Open source projects are increasingly opting to form an independent entity—a “foundation”—to serve as the core of their community rather than relying on good will or corporate oversight. Foundations often hold shared assets such as money, trademarks, and copyrights, provide infrastructure, and sometimes employ staff. Open source foundation leaders Deborah Bryant, Danese Cooper, Sam Ramji, and Deb Nicholson share their experiences and provide introductory guidance on forming, managing, and leading an open source foundation. There will be ample time for you to bring your own questions.
The usual disclaimer: Deborah, Danese, Sam, and Deb can’t give legal advice, so if you decide to proceed with forming a foundation, you’ll need to engage a professional advisor. They will, however, help by offering you a solid idea of next steps.
Welcome and introduction of panelists: Deb Bryant, board director of the Open Source Initiative
Should we form a foundation or join a host organization?
How do you form a new foundation?
How should you staff and administer your foundation?
How can you raise the funds you need?
Deborah Bryant is senior director of open source and standards (OSAS) at Red Hat. The OSAS team is dedicated to ensuring that its upstream communities are wildly successful and that Red Hat is appropriately involved in the standards bodies that influence Red Hat’s products. This is done through direct participation in projects, supporting community events, providing infrastructure and other project resources, and helping to promote projects to ensure their use and attraction of future developers. Deborah’s 20-something-year background in tech spans three industries: private industry and startups, the public sector and government, and education. She’s long been an advocate of open source adoption, governance, policy, and economic development.
Deborah serves on numerous boards and councils with public trust agendas and an emphasis on open source as enabling technology, including on the National Steering Committee for Open Source for America, as board adviser to Open Source Digital Voting Foundation, and on Code for America’s and IntraHealth International’s Open Councils. She also serves as an Open Source Initiative (OSI) board director. In 2010, Deborah received an O’Reilly Media Open Source Award in recognition of her contribution to open source communities and advocating the use of free and open source software in government.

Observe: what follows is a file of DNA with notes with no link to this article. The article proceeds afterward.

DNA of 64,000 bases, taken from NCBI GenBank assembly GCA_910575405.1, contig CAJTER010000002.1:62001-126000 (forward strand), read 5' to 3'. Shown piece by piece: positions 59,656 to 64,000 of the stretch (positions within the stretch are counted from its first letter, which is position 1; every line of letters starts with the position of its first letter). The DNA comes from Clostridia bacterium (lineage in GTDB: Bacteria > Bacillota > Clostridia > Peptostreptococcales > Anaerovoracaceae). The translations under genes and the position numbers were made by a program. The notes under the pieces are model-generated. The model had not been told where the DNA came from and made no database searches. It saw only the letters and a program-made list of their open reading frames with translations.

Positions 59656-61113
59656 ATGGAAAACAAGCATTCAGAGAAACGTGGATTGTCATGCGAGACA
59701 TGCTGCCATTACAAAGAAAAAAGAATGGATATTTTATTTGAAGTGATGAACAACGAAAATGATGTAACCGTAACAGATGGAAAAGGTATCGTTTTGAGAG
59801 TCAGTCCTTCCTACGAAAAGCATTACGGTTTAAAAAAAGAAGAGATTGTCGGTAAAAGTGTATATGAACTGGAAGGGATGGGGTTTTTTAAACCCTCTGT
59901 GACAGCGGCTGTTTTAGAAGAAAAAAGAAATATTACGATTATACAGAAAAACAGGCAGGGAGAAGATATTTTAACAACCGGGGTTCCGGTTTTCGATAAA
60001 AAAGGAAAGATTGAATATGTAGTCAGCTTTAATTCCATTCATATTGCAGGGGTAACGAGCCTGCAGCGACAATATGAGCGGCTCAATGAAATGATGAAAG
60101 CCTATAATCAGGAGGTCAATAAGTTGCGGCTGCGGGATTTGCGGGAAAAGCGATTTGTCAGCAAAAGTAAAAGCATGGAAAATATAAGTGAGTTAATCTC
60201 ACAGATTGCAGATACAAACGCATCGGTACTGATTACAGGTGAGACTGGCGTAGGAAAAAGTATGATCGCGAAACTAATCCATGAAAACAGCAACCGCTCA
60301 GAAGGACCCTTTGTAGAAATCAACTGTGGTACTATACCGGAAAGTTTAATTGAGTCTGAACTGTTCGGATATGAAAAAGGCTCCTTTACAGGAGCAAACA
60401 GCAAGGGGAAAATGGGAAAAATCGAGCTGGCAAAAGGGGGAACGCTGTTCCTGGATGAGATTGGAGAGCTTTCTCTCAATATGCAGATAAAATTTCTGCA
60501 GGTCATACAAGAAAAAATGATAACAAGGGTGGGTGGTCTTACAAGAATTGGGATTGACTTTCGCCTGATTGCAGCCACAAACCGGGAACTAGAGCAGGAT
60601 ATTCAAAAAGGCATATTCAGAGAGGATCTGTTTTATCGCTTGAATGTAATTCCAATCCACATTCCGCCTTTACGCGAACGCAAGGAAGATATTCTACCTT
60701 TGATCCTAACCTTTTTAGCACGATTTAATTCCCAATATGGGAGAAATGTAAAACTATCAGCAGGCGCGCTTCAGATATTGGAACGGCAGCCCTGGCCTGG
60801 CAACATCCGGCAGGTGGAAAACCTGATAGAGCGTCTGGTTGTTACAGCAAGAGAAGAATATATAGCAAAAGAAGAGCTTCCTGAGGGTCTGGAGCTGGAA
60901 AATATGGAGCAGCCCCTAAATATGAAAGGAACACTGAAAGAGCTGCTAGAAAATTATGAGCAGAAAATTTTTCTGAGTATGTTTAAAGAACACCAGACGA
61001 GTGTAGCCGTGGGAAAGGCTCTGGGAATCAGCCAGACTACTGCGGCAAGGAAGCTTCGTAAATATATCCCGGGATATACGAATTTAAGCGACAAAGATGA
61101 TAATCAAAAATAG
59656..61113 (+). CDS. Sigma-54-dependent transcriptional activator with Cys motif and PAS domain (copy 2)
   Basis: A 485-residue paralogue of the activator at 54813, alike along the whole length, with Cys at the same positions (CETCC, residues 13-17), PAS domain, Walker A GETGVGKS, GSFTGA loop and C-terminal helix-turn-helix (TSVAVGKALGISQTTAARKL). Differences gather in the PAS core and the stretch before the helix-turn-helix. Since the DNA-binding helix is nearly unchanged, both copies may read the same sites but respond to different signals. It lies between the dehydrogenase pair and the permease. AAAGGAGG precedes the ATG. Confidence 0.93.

Danese Cooper is vice president of special initiatives at NearForm, an Irish tech firm. Previously, she was head of open source software at PayPal, CTO of the Wikimedia Foundation, chief open source evangelist for Sun, and senior director of open source strategies for Intel. Danese was also the inaugural chairperson of the Node.js Foundation. She concentrates on creating healthy open source communities and has served on the boards of Drupal Association, the Open Source Initiative, the Open Source Hardware Association, and she’s advised Mozilla and the Apache Software Foundation. Danese also runs a successful open source consultancy that counts the Bill & Melinda Gates Foundation, the SETI Institute, Harris, and Numenta as clients. She’s been known to knit through meetings.
Deb Nicholson is the director of community operations at Software Freedom Conservancy, where she supports the work of its member organizations and facilitates collaboration with the wider free software community. A free software policy expert and a passionate community advocate, Deb previously served as the community outreach director for the Open Invention Network, a shared defensive patent pool on a mission to protect free and open source software, and the membership coordinator for the Free Software Foundation. She won the O’Reilly Open Source Award for her work with GNU MediaGoblin, a federated media-hosting service, and OpenHatch, Free Software’s welcoming committee. She’s also a founding organizer of the Seattle GNU/Linux Conference, an annual event dedicated to surfacing new voices and welcoming new people to the free software community. She lives with her husband and her lucky black cat in Cambridge, Massachusetts.
Stefano Zacchiroli is associate professor of computer science at Université Paris Diderot, currently on leave at Inria. His research interests span formal methods, software preservation, and free and open source software engineering. He is a cofounder and current CTO of the Software Heritage project. He has been an official member of the Debian Project since 2001 and served three terms as Debian project leader. Stefano is a board director of the Open Source Initiative (OSI) and recipient of the 2015 O’Reilly Open Source Award.
Karen M. Sandler is the executive director of the Software Freedom Conservancy. Karen is known for her advocacy for free software, particularly in relation to the software on medical devices. Previously, she was executive director of the GNOME Foundation, where she has since been elected to the board of directors, and general counsel of the Software Freedom Law Center. Karen co-organizes Outreachy, the award-winning outreach program for women, and is an advisor to the Ada Initiative. She is also pro bono counsel to the FSF and GNOME and pro bono general counsel to QuestionCopyright.Org. Karen is a recipient of the O’Reilly Open Source Award and cohost of the oggcast Free as in Freedom.
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